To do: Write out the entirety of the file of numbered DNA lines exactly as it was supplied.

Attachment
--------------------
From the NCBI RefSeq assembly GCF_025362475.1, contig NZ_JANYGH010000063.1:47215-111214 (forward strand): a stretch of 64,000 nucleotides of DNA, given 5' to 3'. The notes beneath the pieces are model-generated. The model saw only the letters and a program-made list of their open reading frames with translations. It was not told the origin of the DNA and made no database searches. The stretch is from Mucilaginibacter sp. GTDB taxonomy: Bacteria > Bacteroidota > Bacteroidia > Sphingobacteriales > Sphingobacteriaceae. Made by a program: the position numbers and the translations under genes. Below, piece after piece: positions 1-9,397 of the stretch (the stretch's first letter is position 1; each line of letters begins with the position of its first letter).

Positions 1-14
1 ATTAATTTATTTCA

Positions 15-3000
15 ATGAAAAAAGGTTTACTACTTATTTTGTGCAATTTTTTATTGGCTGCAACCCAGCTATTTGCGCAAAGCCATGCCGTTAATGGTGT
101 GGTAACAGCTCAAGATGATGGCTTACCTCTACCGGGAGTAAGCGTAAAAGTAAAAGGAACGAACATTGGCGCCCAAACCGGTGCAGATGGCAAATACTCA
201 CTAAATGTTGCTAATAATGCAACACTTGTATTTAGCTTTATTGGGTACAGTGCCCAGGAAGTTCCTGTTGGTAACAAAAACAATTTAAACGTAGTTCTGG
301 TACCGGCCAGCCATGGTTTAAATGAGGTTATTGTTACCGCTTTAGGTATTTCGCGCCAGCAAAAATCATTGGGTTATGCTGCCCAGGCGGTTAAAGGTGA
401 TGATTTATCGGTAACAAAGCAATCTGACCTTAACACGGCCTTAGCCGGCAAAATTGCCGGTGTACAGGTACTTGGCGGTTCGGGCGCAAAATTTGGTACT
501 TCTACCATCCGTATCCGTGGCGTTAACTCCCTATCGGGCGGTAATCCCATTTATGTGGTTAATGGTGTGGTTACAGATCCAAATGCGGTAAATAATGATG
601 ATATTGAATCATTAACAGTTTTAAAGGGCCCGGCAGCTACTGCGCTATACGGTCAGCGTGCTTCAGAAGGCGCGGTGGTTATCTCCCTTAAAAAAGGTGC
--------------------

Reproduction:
From the NCBI RefSeq assembly GCF_025362475.1, contig NZ_JANYGH010000063.1:47215-111214 (forward strand): a stretch of 64,000 nucleotides of DNA, given 5' to 3'. The notes beneath the pieces are model-generated. The model saw only the letters and a program-made list of their open reading frames with translations. It was not told the origin of the DNA and made no database searches. The stretch is from Mucilaginibacter sp. GTDB taxonomy: Bacteria > Bacteroidota > Bacteroidia > Sphingobacteriales > Sphingobacteriaceae. Made by a program: the position numbers and the translations under genes. Below, piece after piece: positions 1-9,397 of the stretch (the stretch's first letter is position 1; each line of letters begins with the position of its first letter).

Positions 1-14
1 ATTAATTTATTTCA

Positions 15-3000
15 ATGAAAAAAGGTTTACTACTTATTTTGTGCAATTTTTTATTGGCTGCAACCCAGCTATTTGCGCAAAGCCATGCCGTTAATGGTGT
101 GGTAACAGCTCAAGATGATGGCTTACCTCTACCGGGAGTAAGCGTAAAAGTAAAAGGAACGAACATTGGCGCCCAAACCGGTGCAGATGGCAAATACTCA
201 CTAAATGTTGCTAATAATGCAACACTTGTATTTAGCTTTATTGGGTACAGTGCCCAGGAAGTTCCTGTTGGTAACAAAAACAATTTAAACGTAGTTCTGG
301 TACCGGCCAGCCATGGTTTAAATGAGGTTATTGTTACCGCTTTAGGTATTTCGCGCCAGCAAAAATCATTGGGTTATGCTGCCCAGGCGGTTAAAGGTGA
401 TGATTTATCGGTAACAAAGCAATCTGACCTTAACACGGCCTTAGCCGGCAAAATTGCCGGTGTACAGGTACTTGGCGGTTCGGGCGCAAAATTTGGTACT
501 TCTACCATCCGTATCCGTGGCGTTAACTCCCTATCGGGCGGTAATCCCATTTATGTGGTTAATGGTGTGGTTACAGATCCAAATGCGGTAAATAATGATG
601 ATATTGAATCATTAACAGTTTTAAAGGGCCCGGCAGCTACTGCGCTATACGGTCAGCGTGCTTCAGAAGGCGCGGTGGTTATCTCCCTTAAAAAAGGTGC